The Federal Communications Commission's net neutrality rules will be no more in two months: The agency has taken the final step in removing the regulations from its rule book.
But that may not be the end of the story. Dozens of groups are expected to file lawsuits challenging the repeal, and Democrats in Congress will push to reverse the FCC's action.
On Thursday, the FCC published the final notice of the repeal in the Federal Register, which starts a 60-day clock until the rules are removed. The effective date for the repeal is April 23. The FCC on Dec. 14.
Net neutrality is the idea that all traffic on the internet is treated equally. In 2015, under President Barack Obama, a Democrat-led FCC passed rules that barred broadband companies from slowing or blocking access to certain websites or services. It also prohibited internet service providers from charging companies a fee to access customers more quickly.
Supporters of net neutrality said the rules were necessary to ensure broadband companies don't abuse their power as gatekeepers of the internet. Companies like Facebook, Google, and Twitter supported the rules. But broadband providers say the rules were too onerous and stifled investment. Broadband providers like AT&T, Comcast, and Verizon support the FCC's repeal of the rules.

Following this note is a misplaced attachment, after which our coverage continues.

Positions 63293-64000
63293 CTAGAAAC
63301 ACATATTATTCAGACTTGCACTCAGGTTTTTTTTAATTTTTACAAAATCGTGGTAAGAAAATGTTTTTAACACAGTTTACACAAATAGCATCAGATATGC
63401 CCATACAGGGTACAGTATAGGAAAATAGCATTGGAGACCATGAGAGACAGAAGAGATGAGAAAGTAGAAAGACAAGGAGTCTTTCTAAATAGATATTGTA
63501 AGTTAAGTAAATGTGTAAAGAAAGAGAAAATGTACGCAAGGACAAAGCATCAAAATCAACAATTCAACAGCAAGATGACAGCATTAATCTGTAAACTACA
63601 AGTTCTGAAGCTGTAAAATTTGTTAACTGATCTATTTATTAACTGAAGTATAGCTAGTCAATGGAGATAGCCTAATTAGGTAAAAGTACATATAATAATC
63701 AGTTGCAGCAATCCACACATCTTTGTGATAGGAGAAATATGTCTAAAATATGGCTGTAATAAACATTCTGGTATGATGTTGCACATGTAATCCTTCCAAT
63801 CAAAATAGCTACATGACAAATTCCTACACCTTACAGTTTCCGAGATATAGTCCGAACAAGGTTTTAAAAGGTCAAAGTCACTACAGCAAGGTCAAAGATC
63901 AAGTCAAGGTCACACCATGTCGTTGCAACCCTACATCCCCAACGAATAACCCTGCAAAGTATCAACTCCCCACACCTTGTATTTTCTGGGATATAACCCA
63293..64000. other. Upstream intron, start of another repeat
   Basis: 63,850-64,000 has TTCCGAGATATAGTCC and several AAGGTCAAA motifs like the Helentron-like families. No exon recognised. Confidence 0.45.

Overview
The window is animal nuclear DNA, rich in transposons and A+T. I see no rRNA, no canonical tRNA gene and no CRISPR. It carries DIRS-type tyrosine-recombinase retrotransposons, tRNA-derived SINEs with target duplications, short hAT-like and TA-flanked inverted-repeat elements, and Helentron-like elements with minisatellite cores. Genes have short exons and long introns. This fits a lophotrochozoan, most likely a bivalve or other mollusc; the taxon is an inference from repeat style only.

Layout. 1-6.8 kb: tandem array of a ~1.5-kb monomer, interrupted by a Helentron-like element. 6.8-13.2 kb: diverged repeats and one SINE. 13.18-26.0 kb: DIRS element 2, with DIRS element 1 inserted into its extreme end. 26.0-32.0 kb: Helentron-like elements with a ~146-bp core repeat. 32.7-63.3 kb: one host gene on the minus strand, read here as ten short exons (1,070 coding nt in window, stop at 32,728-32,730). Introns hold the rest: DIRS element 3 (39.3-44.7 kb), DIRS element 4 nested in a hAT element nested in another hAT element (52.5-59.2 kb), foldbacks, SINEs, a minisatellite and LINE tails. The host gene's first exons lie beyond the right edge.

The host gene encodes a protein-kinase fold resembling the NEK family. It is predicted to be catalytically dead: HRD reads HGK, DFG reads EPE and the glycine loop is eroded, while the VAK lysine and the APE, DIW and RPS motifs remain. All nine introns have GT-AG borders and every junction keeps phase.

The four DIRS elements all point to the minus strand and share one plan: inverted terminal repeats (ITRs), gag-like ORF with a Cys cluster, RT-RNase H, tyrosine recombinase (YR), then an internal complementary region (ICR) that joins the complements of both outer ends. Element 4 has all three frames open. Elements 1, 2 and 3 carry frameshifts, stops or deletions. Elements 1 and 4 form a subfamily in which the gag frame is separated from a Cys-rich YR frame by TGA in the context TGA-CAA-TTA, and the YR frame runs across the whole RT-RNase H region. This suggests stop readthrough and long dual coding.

The publication of the repeal in the Federal Register is an important procedural milestone because it sets into motion a countdown for challenging the rule change. Lawsuits challenging the repeal can be filed as soon as the rules have been published. Several net neutrality supporters and attorneys general in more than 20 stateswith the courts. But they will have to refile their lawsuits within a 10-day window following the publication in the Federal Register.
The publication of the order to repeal the rules also starts the clock on a deadline for Congress to pass legislation that could nullify the FCC's actions. Using the Congressional Review Act, Congress has 60 legislative days to pass a resolution that would reverse the repeal and keep the rules in place. Democrats say that, with the promise Republican Susan Collins of Maine will side with them, they.
They need just one more vote to pass a measure in the Senate. But the legislation would still have to pass the House of Representatives where it would likely face a much higher hurdle. And President Donald Trump would also have the option to veto if it gets through the House.
Meanwhile several states such as New Jersey, Montana and New York are making their own net neutrality policies. Governors in these states have signed executive orders requiring service providers that do business with the state adhere to the principles of net neutrality. That means broadband providers wouldn't be allowed to throttle traffic or create internet "fast lanes."
FCC commissioner Mignon Clyburn, a Democrat who has defended the 2015 rules, said she is "both disappointed and hopeful. Disappointed that this is one more anticonsumer notch on this FCC's belt, but hopeful that the arc of history is bent in favor of net neutrality protections."
Said Clyburn: "Whether it is litigation, state action, or some other mechanism that brings it about, I am sure that robust net neutrality protections will prevail with the American public."
First published Feb. 21 at 3:54 p.m. PT.
Updated Feb. 22 at 6:28 a.m. PT: This story was updated to reflect that the rules have been published and adds a comment from FCC Commissioner Mignon Clyburn.
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